Some Android phone manufacturers are lying to users about missed security updates

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Android phones are unusually slow to get updates, since the last update of Google in February, only 1.1 percent of Android users have access to the latest version of the software, but apparently the problems with software updates of Android go further. Research firm Security Research Labs says numerous Android vendors are licking users about lost security patches, according to a Wired report.
The researchers of SRL, Karsten Nohl and Jakob Lell, spent two years analyzing Android devices, verifying if the telephones really had installed the security patches that the software claimed to have. The couple discovered that many devices had what they call a "patch space," where the phone software said it was updated with security patches, but did not actually have up to a dozen patches.
Lost patches are not just an isolated incident, either. According to Wired, SRL tested the firmware of 1,200 phones from companies such as Google, Samsung, HTC, Motorola, LTE and TCL for each Android patch released last year. They discovered that even the main flagships of Samsung and Google occasionally missed a patch.
Even the flagships of Samsung and Google occasionally failed security patches
Obviously, this is bad. Whether intentional or not, clients are not only vulnerable to attacks because they do not have the latest security updates. They are also being lulled by a false sense of security in thinking that they are fully protected, which could lead to much more disastrous results in the future. To help with that, SRL is launching a tool called SnoopSnitch in the Play Store that can scan your phone's firmware to see if there are Android security patches installed or missing to see if it's really secure, but you really should not have had to get there to this. first.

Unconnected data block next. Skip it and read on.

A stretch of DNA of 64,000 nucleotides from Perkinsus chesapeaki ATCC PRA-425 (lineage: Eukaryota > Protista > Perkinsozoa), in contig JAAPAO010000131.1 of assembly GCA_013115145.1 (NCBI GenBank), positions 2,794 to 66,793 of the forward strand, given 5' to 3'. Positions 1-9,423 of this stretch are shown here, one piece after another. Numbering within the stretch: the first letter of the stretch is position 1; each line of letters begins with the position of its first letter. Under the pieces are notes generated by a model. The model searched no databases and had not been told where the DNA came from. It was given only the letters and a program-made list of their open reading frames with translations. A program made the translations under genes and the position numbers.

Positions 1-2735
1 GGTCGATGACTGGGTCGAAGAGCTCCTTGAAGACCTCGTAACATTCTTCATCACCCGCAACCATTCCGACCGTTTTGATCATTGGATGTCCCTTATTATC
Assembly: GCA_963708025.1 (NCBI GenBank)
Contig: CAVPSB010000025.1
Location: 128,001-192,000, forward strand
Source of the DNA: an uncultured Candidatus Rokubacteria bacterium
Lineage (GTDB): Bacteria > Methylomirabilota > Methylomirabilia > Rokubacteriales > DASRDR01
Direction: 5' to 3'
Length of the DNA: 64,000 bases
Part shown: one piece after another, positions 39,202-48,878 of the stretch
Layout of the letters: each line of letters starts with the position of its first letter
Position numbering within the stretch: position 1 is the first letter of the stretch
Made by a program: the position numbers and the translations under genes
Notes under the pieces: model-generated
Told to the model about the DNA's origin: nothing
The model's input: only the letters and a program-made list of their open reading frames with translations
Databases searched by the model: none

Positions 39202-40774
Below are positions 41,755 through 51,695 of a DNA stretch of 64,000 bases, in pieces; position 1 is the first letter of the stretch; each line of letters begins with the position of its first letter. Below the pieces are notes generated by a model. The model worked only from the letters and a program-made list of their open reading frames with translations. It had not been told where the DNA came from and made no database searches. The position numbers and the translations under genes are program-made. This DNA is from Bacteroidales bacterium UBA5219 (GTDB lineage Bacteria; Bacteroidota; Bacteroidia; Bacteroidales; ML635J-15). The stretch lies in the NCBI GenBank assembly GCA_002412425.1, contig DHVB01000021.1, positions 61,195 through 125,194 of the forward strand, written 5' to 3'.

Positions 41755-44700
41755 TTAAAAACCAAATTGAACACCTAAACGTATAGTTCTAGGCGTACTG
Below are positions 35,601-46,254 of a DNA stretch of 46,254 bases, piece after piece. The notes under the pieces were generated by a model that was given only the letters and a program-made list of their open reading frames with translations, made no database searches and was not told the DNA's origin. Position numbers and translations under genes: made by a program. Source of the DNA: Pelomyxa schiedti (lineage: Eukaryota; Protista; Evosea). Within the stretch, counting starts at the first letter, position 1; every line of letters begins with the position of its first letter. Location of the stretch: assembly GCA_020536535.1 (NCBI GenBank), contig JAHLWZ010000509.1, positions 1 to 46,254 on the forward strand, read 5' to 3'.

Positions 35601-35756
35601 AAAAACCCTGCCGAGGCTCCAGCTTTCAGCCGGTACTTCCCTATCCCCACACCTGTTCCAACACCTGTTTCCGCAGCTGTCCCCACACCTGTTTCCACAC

To be clear, not all phone manufacturers are the same when it comes to missing security patches. On average, phones from Google, Samsung and Sony only used to lose the occasional patch. But companies like ZTE and TCL worked much worse, with devices claiming to have installed an average of four or more security patches of what they actually had.
On behalf of Google, the company told Wired: "We have launched investigations on each instance and each OEM to comply with their certified devices," and said that they would continue investigating the problem. Google also tried to explain some of the SRL findings with the manufacturers omitting patches for the features they just completely removed from the device or that, in the first place, some of the phones lacked the official Google Android security certification. But it is clear that there is still more work to be done.
After all, if the makers of Android devices fail to update their phones, the least they can do is be honest about it.

ICS
ICS

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